The Three Jewels of Buddhism are three areas we turn to for refuge. The Three Jewels, or Three Refuges, are essential to the Buddha’s teachings. In the Buddha’s time, when people wanted to ordain and become Buddhist, they formally took refuge in these Three Jewels. The Jewels are places we turn toward in order to cultivate mindfulness and loving-kindness. They are three different ways in which we may take refuge in our path and practice.

The Buddha

The first of the Three Jewels is the Buddha. When we hear the term “Buddha,” we often think of the historical Buddha. However, taking refuge in the Buddha is less about the man who awakened and more about taking refuge in the buddha-hood within us. The Buddha taught that we all have the seed of awakening that needs to be watered if we are to liberate ourselves. Taking refuge in the Buddha means turning toward this buddha-seed within. We tune into the seeds of wisdom and compassion already present, cultivating these qualities and resting with them.

The Dharma

The second of the Three Jewels is the dharma, or way. The dharma is both the Buddhist teachings and the actual actions associated with the teachings. The Buddhist teachings offer a safe place, a safe way of being. Taking refuge in the dharma means we study the Buddhist teachings and put forth the effort to utilize the dharma in our lives. We meditate, take the precepts, and cultivate wholesome qualities. Acting and living in this way is a true refuge in that we do not cause harm to others or ourselves and are able to find safety in the teachings.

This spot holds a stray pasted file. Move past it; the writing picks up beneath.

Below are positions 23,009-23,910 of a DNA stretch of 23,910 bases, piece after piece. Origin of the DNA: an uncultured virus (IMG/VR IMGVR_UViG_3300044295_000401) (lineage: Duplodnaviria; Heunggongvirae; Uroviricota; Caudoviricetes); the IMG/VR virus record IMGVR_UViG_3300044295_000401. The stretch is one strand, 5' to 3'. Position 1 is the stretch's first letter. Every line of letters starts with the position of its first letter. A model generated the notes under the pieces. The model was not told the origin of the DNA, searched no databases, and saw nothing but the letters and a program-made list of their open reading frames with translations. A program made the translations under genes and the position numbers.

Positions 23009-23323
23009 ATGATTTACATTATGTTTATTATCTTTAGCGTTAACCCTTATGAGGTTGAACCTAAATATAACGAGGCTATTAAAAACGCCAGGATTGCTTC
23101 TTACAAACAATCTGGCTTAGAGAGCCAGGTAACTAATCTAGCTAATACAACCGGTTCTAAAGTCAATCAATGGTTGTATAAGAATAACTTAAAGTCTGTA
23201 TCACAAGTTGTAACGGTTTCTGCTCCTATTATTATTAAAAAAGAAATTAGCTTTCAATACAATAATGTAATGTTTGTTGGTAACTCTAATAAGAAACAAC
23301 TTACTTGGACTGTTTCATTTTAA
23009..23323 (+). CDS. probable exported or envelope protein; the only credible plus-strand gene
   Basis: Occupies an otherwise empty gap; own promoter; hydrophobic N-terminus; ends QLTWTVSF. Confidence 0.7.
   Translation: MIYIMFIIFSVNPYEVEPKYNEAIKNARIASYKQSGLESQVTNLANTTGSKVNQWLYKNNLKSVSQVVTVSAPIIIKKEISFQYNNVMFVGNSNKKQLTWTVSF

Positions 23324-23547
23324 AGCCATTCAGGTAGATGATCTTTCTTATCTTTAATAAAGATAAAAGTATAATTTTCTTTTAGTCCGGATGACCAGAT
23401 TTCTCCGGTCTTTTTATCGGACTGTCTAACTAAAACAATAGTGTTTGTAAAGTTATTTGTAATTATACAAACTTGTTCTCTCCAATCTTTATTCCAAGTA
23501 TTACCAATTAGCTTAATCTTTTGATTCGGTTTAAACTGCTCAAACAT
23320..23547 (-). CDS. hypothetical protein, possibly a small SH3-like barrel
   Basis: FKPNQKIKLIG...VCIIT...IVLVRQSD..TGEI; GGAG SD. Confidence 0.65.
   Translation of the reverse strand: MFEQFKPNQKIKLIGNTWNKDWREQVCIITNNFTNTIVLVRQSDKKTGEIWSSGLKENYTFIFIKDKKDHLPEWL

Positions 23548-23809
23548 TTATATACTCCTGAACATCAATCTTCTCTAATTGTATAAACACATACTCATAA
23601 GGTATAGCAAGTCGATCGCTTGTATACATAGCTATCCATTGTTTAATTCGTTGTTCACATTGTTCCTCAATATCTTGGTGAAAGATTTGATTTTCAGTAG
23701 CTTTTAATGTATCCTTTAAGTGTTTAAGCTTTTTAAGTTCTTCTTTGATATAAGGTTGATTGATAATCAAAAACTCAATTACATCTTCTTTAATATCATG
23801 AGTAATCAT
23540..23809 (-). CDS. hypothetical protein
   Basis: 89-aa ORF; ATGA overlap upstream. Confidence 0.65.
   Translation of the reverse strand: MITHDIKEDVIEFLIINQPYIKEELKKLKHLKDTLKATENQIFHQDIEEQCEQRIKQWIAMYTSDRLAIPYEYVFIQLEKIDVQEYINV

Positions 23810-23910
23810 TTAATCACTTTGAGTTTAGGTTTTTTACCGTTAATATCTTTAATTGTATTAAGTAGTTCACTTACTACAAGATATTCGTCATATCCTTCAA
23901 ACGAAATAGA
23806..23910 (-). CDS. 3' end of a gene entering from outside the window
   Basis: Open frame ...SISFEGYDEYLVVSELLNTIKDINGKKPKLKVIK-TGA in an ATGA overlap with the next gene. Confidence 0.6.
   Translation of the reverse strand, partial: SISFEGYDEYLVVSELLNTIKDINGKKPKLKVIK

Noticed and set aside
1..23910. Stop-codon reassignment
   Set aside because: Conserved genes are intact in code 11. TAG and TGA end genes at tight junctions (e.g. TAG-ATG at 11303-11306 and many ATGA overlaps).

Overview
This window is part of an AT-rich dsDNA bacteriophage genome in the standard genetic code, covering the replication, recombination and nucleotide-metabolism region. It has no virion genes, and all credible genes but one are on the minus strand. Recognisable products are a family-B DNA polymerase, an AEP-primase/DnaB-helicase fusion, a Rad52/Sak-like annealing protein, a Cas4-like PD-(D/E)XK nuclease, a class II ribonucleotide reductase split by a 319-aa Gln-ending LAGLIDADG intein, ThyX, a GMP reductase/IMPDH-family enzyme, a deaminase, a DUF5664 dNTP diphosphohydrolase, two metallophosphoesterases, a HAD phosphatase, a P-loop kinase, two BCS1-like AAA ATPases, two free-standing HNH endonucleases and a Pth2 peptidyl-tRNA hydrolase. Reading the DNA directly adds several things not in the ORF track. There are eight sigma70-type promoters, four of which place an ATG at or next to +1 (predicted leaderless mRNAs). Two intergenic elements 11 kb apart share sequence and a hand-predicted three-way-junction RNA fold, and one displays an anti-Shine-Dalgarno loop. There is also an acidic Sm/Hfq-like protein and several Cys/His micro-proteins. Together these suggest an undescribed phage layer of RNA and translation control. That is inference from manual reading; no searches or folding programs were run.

The Sangha

The third of the Three Jewels is the sangha. The Pali word sangha refers to the community of practitioners. Traditionally, the sangha is the community of monks and nuns. For laypeople, a sangha is simply a community of people on the path with you. It may be members of the local meditation center, friends you have made in your practice, or those that you sit on retreat with. To take refuge in the sangha is to engage with the community of meditators. Community is important in Buddhism, as it is in many religious and spiritual traditions. Our meditation practice is often personal and intimate, but engaging with others is just as important. When we turn toward the sangha, we are able to learn from others, offer help to others, and use our practice to engage with others mindfully. Practicing with a community often helps us see things in new ways or consider things which we had not previously considered.